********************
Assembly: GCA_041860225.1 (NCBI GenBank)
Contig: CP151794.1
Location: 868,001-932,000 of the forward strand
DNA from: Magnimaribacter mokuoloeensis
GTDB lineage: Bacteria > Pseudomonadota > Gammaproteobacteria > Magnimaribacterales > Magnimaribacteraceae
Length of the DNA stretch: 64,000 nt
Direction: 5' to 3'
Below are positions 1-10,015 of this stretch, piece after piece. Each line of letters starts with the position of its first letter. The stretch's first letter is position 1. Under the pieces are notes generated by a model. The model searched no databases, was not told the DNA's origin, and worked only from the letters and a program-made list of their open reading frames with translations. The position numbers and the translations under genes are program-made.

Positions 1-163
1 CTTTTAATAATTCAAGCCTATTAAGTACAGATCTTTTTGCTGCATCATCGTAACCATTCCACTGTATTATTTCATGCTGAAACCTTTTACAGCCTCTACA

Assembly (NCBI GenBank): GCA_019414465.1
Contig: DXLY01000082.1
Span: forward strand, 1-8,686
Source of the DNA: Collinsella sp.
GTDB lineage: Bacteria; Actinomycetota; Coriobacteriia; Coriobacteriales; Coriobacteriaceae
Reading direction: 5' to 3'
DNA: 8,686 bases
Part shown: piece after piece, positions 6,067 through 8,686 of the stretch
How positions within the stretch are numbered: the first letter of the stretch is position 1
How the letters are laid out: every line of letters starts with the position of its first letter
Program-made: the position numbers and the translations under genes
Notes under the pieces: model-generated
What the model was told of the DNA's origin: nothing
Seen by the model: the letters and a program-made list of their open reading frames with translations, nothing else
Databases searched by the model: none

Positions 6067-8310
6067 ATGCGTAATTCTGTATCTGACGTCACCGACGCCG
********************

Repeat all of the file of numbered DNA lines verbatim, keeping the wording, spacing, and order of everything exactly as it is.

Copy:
Assembly: GCA_041860225.1 (NCBI GenBank)
Contig: CP151794.1
Location: 868,001-932,000 of the forward strand
DNA from: Magnimaribacter mokuoloeensis
GTDB lineage: Bacteria > Pseudomonadota > Gammaproteobacteria > Magnimaribacterales > Magnimaribacteraceae
Length of the DNA stretch: 64,000 nt
Direction: 5' to 3'
Below are positions 1-10,015 of this stretch, piece after piece. Each line of letters starts with the position of its first letter. The stretch's first letter is position 1. Under the pieces are notes generated by a model. The model searched no databases, was not told the DNA's origin, and worked only from the letters and a program-made list of their open reading frames with translations. The position numbers and the translations under genes are program-made.

Positions 1-163
1 CTTTTAATAATTCAAGCCTATTAAGTACAGATCTTTTTGCTGCATCATCGTAACCATTCCACTGTATTATTTCATGCTGAAACCTTTTACAGCCTCTACA

Assembly (NCBI GenBank): GCA_019414465.1
Contig: DXLY01000082.1
Span: forward strand, 1-8,686
Source of the DNA: Collinsella sp.
GTDB lineage: Bacteria; Actinomycetota; Coriobacteriia; Coriobacteriales; Coriobacteriaceae
Reading direction: 5' to 3'
DNA: 8,686 bases
Part shown: piece after piece, positions 6,067 through 8,686 of the stretch
How positions within the stretch are numbered: the first letter of the stretch is position 1
How the letters are laid out: every line of letters starts with the position of its first letter
Program-made: the position numbers and the translations under genes
Notes under the pieces: model-generated
What the model was told of the DNA's origin: nothing
Seen by the model: the letters and a program-made list of their open reading frames with translations, nothing else
Databases searched by the model: none

Positions 6067-8310
6067 ATGCGTAATTCTGTATCTGACGTCACCGACGCCG